Reshoring and leveling the manufacturing playing field
January 25, 2017
Outsourcing of manufacturing jobs has been the norm for many countries over the past 20 years because it has simply been too expensive to compete loca...
Outsourcing of manufacturing jobs has been the norm for many countries over the past 20 years because it has simply been too expensive to compete locally with low-cost labor forces elsewhere. However, Industry 4.0 appears to be gaining momentum and it is already proving to be the great equalizer as it applies to realizing cost-effective ways to manufacture goods and services.
Growing up in a blue-collar town where people took tremendous pride in the work they performed and the products they helped build provided everyone with a sense of well being. Whether it was building an entire airplane engine for the next space shuttle, a high-performance fighter jet, or making loaves of Wonder Bread, there was an ecosystem of smaller local manufacturing companies that supplied the various parts or ingredients to manufacture these products. This basic building block of our economy has been lost for too many years.
To restore this local manufacturing pride, create new jobs, and re-build this highly valued ecosystem, the concept of reshoring and foreign direct investment (FDI) has been gaining momentum since 2010. Data from the Reshoring Initiative suggests that in the U.S. alone there has been an average loss of 220,000 manufacturing jobs per year, totaling 3 to 4 million manufacturing jobs lost to offshoring initiatives since 2000. This directly contributes $500 billion per year to our trade deficit. Fortunately, more companies are re-evaluating their manufacturing decisions based on supply chain stability, quality, proximity to customers, higher freight costs, increased skilled labor force, and government incentives. However, even with these efforts only 249,000 manufacturing jobs have been reshored since 2010. While this looks dismal for the U.S., this same scenario has played out across other countries and economies around the world.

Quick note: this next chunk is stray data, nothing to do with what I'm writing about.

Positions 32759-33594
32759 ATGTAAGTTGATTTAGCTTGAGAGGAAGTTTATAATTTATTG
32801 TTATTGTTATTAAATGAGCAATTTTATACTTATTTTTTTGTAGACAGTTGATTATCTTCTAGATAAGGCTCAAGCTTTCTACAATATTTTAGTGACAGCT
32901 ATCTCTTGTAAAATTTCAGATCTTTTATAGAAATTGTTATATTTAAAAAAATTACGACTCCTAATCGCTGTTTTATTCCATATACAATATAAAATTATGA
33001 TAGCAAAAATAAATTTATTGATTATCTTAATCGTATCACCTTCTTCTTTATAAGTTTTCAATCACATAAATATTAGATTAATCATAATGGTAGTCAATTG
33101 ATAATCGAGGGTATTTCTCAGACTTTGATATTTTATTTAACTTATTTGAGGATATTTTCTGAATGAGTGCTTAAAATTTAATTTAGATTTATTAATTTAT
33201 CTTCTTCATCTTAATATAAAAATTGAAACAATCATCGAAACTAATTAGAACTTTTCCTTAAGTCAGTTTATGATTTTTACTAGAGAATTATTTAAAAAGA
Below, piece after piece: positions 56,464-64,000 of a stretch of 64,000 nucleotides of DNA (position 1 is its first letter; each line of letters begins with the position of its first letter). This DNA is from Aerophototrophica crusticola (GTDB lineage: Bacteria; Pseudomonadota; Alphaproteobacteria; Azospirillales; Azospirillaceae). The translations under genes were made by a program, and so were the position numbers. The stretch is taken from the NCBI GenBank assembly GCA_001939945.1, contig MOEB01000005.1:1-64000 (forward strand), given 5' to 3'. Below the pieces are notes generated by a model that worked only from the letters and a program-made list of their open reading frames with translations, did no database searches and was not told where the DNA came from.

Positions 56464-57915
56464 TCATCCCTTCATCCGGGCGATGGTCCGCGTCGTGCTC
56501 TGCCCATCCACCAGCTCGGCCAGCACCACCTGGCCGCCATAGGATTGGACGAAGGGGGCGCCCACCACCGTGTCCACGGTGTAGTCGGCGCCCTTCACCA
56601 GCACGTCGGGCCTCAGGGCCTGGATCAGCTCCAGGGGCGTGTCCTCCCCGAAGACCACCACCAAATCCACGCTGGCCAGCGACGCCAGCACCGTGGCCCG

Industrial automation technologies for smart factories
So is there hope on the horizon to help accelerate this reshoring effort?
The simple answer is yes. Fortunately companies are dedicated to delivering industrial automation solutions that enable the key technologies needed to create intelligent factories that provide countries a chance to “level the playing field.” These technologies can be used to build smart factories that help reduce lost productivity, increase throughput, improve the quality of products, and bring manufacturing jobs back into the country. These smart factories are no longer a mystical idea, but they are being built with amazing results, as seen in the September 2015 study “Future Proofing UK Manufacturing” by Mike Rigby, national head of manufacturing, transportation, and logistics at Barclays.
So how can these reshoring initiatives continue to gain momentum and be accelerated?
As in the Barclays study, the first step is to encourage governments to give incentives to companies so that they will invest in and build smart factories. The second step is to encourage our community colleges and universities to expand their curriculums to offer dedicated technical programs. This will provide much-needed training and encourage people to step back into manufacturing as a career. In the end, endorsing technologies that help to level the playing field will positively impact and accelerate this reshoring trend.